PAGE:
COVID-19: The Impact on Addiction

Covid-19 and addiction signpost

Drug-related deaths and alcohol-related hospital admissions were already at all-time highs before Covid-19. However, since the pandemic hit, these numbers have risen exponentially.

Covid has had a major impact on the physical and mental wellbeing of millions of people across the UK and all over the world. However, those in recovery and active addiction, are all too familiar with the consequences of isolation, anxiety, and fear.

The Office for National Statistics reported that over two-thirds of adults (69%) described feeling stressed, anxious and bored during lockdown. While these feelings are perfectly understandable during such an uncertain time, this type of situation is perfectly understandable, higher level of stress can lead to increased alcohol and substance use.

The recovery community was hit particularly hard during lockdown. Support groups such as Alcoholics Anonymous, Narcotics Anonymous, and SMART recovery were forced to shut their doors. As a result, many of those relying on the fellowship meetings began to suffer.

It meant that addictions resurfaced for a very high number of people already sober.

 

COVID-19 and the Addiction Recovery Community

Online addiction support groups

Anna* is a former teacher from North London and had been sober for almost two years when the pandemic began. Not only did she struggle without meetings, but she also found it difficult to access groups via Zoom once they became available.

“I’m 59 years old, I’ve never been good with computers and technology. I just couldn’t get my head around the whole Zoom thing. It only made my anxiety worse. I gave it a go a couple of times, but I didn’t like it at all. The format was so awkward and uncomfortable to me. I missed the familiarity of face-to-face groups and connecting with people in person.” She explained.

“Of course, I was terrified of catching Covid. I was consuming negative media, hearing and reading about death on a daily basis, it’s a lot to deal with, especially for someone like me.  Above all though, I was bored and alone.”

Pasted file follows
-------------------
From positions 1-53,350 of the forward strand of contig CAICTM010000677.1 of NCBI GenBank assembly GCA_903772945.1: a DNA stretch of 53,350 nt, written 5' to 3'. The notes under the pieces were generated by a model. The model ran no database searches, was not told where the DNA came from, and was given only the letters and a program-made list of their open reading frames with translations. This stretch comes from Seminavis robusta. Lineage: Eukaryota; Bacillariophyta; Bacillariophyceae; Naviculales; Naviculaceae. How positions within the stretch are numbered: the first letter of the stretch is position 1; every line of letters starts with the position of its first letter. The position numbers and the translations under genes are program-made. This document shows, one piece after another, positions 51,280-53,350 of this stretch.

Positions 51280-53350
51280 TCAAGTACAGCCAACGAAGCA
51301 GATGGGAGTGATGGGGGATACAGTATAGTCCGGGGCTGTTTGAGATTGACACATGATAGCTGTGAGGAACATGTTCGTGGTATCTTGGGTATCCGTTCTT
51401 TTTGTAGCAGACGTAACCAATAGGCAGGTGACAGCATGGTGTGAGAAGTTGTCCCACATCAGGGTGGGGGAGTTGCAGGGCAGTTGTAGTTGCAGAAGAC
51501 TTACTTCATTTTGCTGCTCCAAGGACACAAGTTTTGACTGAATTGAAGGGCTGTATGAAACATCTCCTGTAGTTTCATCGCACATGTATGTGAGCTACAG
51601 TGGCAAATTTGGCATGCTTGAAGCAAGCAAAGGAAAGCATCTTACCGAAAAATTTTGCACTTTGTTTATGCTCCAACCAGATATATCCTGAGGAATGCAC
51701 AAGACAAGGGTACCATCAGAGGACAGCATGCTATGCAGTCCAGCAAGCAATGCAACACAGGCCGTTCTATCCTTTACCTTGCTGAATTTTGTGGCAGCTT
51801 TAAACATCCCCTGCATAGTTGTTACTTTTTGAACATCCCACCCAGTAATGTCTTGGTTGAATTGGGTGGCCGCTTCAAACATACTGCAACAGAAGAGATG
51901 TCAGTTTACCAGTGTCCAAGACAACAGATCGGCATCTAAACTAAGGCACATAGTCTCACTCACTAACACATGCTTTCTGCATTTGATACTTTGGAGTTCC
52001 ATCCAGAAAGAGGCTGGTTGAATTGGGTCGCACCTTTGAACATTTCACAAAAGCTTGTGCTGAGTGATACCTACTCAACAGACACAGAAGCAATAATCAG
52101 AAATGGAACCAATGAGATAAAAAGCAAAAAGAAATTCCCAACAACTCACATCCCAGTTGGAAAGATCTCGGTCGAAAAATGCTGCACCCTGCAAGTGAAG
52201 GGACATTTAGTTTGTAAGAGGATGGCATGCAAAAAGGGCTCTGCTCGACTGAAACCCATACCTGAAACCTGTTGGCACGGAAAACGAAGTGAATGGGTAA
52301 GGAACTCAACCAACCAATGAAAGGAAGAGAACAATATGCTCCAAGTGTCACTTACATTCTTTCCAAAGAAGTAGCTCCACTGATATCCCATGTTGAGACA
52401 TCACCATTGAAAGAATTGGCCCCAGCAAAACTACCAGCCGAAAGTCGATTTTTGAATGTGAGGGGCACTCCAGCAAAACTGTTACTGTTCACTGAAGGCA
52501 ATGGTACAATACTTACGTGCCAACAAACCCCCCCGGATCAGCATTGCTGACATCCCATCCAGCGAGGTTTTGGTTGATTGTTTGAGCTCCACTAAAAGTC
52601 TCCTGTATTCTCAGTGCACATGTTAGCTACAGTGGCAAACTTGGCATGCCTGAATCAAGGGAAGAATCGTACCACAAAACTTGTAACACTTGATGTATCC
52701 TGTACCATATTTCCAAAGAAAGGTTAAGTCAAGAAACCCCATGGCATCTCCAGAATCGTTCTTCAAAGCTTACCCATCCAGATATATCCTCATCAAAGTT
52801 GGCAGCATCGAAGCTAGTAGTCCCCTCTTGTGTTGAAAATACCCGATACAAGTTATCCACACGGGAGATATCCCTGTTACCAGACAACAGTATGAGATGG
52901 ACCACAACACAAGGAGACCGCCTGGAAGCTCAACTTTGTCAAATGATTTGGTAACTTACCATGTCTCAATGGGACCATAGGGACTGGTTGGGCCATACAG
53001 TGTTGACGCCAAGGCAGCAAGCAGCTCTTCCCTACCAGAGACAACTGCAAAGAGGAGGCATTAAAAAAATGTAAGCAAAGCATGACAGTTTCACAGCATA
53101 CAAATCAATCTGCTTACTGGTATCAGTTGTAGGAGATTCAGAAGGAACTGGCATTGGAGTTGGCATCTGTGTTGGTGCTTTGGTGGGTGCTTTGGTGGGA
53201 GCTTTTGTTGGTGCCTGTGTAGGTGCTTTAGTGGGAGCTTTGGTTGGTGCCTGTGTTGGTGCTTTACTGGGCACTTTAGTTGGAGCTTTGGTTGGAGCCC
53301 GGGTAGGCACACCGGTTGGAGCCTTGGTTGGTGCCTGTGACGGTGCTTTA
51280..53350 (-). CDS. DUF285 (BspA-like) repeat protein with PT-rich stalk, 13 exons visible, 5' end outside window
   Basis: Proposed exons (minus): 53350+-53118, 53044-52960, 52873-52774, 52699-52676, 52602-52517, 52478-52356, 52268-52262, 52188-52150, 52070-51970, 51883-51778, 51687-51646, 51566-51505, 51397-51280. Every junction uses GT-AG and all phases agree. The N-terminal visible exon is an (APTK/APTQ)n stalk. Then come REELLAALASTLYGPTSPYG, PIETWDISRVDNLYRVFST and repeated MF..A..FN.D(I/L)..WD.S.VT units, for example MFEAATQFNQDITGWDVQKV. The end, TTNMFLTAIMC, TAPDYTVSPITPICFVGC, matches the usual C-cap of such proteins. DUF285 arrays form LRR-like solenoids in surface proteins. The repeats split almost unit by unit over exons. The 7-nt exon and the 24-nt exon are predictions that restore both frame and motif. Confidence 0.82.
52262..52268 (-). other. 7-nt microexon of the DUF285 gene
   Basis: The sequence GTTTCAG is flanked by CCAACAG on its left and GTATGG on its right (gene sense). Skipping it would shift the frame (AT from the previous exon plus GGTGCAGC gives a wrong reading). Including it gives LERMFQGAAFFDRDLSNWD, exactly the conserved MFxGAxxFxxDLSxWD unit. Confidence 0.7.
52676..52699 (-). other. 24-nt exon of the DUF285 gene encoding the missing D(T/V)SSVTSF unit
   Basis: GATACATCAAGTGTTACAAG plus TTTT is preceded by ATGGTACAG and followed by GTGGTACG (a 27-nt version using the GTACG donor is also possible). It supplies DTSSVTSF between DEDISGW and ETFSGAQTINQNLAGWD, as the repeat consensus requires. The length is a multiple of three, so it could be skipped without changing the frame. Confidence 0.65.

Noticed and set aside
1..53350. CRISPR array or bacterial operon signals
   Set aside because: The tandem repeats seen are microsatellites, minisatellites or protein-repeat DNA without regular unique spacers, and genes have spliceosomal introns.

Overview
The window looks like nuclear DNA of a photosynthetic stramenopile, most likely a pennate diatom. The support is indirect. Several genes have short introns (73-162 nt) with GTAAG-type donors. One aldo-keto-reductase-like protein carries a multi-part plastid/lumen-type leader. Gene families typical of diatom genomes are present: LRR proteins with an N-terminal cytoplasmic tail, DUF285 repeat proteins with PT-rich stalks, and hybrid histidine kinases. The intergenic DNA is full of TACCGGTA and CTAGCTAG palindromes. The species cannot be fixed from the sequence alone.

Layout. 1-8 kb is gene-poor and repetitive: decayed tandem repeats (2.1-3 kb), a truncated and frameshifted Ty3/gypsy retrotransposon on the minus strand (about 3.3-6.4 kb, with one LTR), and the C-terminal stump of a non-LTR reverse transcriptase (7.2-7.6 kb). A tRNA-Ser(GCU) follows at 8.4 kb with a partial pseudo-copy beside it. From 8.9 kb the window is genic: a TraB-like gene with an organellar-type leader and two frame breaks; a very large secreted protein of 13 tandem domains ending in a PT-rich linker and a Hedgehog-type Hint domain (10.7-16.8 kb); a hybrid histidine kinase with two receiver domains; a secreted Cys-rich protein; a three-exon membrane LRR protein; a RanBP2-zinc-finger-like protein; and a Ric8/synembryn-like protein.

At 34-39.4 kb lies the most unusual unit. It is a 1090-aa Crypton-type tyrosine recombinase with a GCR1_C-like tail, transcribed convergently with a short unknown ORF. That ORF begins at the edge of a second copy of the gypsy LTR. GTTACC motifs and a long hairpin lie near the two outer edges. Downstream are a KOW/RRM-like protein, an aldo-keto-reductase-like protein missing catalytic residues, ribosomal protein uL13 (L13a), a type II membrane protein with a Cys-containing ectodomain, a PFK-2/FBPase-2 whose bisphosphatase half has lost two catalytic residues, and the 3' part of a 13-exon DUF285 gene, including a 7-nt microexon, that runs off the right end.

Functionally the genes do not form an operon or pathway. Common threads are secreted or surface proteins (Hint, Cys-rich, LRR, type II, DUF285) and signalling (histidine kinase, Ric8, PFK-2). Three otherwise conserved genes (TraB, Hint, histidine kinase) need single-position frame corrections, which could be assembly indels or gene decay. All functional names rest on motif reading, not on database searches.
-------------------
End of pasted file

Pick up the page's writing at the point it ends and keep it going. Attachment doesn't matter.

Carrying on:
After six weeks in lockdown, Anna relapsed.

“I felt trapped like I couldn’t escape. There was nowhere for me to go – literally! Drugs had always been my escape from reality, and it was the only thing I felt I could do to relieve myself of the feelings of fear, loneliness and boredom.”

Anna revealed that she had no difficulty meeting dealers: “The street-drug supply seemed to be the only thing that hadn’t suffered as a result of the pandemic. Dealers don’t care about social distancing following the rules. They just continued as normal.”

 

Drug and Alcohol Addiction during Lockdown 

Alcohol addiction Unfortunately, thousands of people across the UK found themselves in Anna’s position as a result of the pandemic, and not everyone would have been fortunate enough to access addiction treatment.

Data gathered by Public Health England from June 2020 found that over 8.4 million people in England were drinking at higher risk levels. This had increased from 4.8 million people in February. Additionally, National Drug Treatment Monitoring System statistics recorded 3,459 new cases of adults who were seeking treatment for opioid addiction. This figure had increased by over 20% from April the previous year.

While it’s too early to fully understand the long-term impact that Covid-19 has had on addiction, it is thought that the pandemic has most likely accelerated a dependency in people that might have otherwise materialised slowly over time.

The two groups most in need of support, according to the British Medical Journal in need of support — those already struggling with alcohol dependence and those on the brink. For them, dependence will be triggered by social isolation, loss of control over the situation they find themselves in, working from home, and the inability to connect with support networks. Each of these issues can very easily contribute to drinking and drug use.

During the first quarter of this year, Alcoholics Anonymous reported that it had received 26,000 inquiries, compared to the 19,000 the year before — followed by another 27,000 in the second quarter.

However, in some cases, the pandemic’s impact has given people the opportunity to reflect on their substance misuse.

Medical professionals advised that people in active addiction, and even those in early recovery could be more likely to develop serious complications if they catch Covid-19, such as acute respiratory distress syndrome.

In some cases, people are bingeing less frequently as social restrictions curb their visits to pubs and bars; the time has given them the opportunity to reflect on their drug and alcohol dependency and made them seek help.

 

*Names changed to protect identity